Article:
Saturday, February 28, 2015

Book Review: The Bus Ride

THE BUS RIDE by Marianne Dubuc is a beautifully illustrated picture book about a young girl’s first experience alone on a bus.
While many picture books are visually overwhelming, Dubuc’s simple illustrations allow readers to concentrate on the story and characters. Originally published in French, the book translates well into English.
Children will enjoy re-reading the book and following each of the individual characters and families that ride the bus. Even after multiple readings, they’ll find new details to enjoy. It’s particularly fun to follow the words on the newspaper and the movement of the sleeping sloth.
Teachers will find the book filled with opportunities for discussion.
To learn more about the author/illustrator, go to
NetGalley ARC used for review

Friday, February 27, 2015

Website Review: Frontiers for Young Minds

FRONTIERS FOR YOUNG MINDS is an open-access, non-profit scientific journal aimed at youth ages 8-15.
What makes this journal unique is that young people sit along side experts on the editorial board. As such, youth work directly with leading scientists to shape the cutting edge articles. Each article includes brief bios of both the authors and the reviewer(s).
The high-quality, scientific articles include age-appropriate text, figures and references. These papers would provide great models for librarians partnering with language arts and science teachers on STEM research activities.
Articles are published in four areas including Neuroscience, Earth and its Resources, Astronomy and Space Science, and Health. Both core concept articles focusing on the fundamentals of the field as well as articles exploring new discoveries are published. Website users can select articles from one of the four sections or do a key word search.
The People section of the website provides contact information where you can get your students involved in hosting an article review.
The open access articles are freely available. Articles can be downloaded in the PDF format for easy sharing and printing. They can also be shared through popular social networks.
Frontiers for Young Minds also maintains a blog at Scientific American. This blog is an excellent way to introduce youth to the value of blogs and social media in the sciences. Go to…/.
To learn more about this exciting scientific journal for youth, go to

Thursday, February 26, 2015

Book Review: Walk on the Wild Side

WALK ON THE WILD SIDE by Nicholas Oldland is the latest addition to the charming LIFE IN THE WILD picture book series.
This ingenious, contemporary fable reminds readers about the importance of friendship, slowing down, and appreciating life. Woven throughout the story are witty remarks, funny observations, and zingers that will keep children giggling. While the story is simple and easy to follow, it contains a strong message about the importance of viewing life as a journey. The nature and hiking theme will make readers of all ages want to get outside and enjoy a good hike.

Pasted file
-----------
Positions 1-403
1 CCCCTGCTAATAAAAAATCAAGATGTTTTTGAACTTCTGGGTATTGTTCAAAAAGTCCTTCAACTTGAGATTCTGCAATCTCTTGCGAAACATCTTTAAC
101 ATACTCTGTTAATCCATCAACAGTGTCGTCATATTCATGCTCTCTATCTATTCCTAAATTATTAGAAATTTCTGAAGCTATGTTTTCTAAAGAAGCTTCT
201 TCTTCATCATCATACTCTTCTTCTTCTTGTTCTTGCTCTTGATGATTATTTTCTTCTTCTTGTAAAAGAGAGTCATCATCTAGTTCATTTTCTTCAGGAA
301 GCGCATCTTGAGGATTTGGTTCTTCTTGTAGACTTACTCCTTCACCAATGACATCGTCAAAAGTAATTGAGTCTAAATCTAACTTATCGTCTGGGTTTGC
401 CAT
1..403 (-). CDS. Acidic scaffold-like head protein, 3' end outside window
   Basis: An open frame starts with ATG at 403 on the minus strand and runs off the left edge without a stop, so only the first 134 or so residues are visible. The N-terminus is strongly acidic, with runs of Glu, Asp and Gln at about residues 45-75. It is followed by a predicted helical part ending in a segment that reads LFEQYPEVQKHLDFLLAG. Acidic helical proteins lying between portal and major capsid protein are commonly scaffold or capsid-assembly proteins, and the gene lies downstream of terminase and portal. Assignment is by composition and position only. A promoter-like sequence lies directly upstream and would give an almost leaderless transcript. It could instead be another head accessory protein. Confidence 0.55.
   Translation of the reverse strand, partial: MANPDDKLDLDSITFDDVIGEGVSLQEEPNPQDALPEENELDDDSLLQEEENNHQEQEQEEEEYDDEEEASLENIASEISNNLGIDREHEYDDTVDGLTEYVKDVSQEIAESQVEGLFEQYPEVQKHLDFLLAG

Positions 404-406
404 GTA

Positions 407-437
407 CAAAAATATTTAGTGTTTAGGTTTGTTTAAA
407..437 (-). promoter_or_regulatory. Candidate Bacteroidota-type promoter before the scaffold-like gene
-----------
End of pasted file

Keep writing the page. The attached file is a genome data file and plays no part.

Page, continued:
Oldland’s appealing illustrations contain memorable characters that are likely to appeal to both children and adults. Of particular interest is how the author skillfully incorporates factual information about each animals such as what they eat for a snack. In addition, the bold, attractive font is perfect for the picture book format.
Children will enjoy reading the book multiple times observing details like the activities of the tiny bird accompanying the threesome. The book has endless possibilities for library storytelling activities.
In addition to WALK ON THE WIDE SIDE, librarians will want to purchase the other books in this outstanding series including Up the Creek, Making the Moose Out of Life, and Big Bear Hugs.
Available March 1, 2015 and published by Kids Can Press Books, a NetGalley ARC was used for the review.

Wednesday, February 25, 2015

App Review: Universal Zoom

UNIVERSAL ZOOM: ALL ABOUT SIZES AND DISTANCES is a fascinating app published by Gamify It. From tiny, subatomic particles to stars and galaxies, this easy-to-use tool allows students to compare two objects to get a sense for the scale of the universe.
Designed for ages 9-11, students can choose from 150 objects presented in scale. The dynamic layout provides users with a sense for the relative size of common objects. Students will enjoy guessing and discovering how many times one object fits inside another. A limited audio element introduces each object encouraging users to read more about each object.
Measurements are available in both standard and meter systems making this an excellent tool for mathematics activities that involve using both units of length. This tool is also effective for a practical exploration of simple and scientific notation. The scale range is 1 yoctometer (1x10-24m) to 93 billion light years (8.8x10=26m)!
This engaging app encourages students to explore the idea of size and scale in a meaningful way. The high-quality images and rich content make this an app that is both appealing and useful for many STEM classroom applications.

Tuesday, February 24, 2015

Book Review: Jasper John Dooley: You're in Trouble

JASPER JOHN DOOLEY is a humorous early chapter book series by Caroline Adderson. The first four books in this series are now available.
Designed for children ages 7 to 10, Jasper John Dooley is introduced in STAR OF THE WEEK. In LEFT BEHIND, Jasper experiences sadness and confusion when his grandmother leaves for a week-long cruise. The third episode titled NOT IN LOVE deals with early elementary relationships between girls and boys.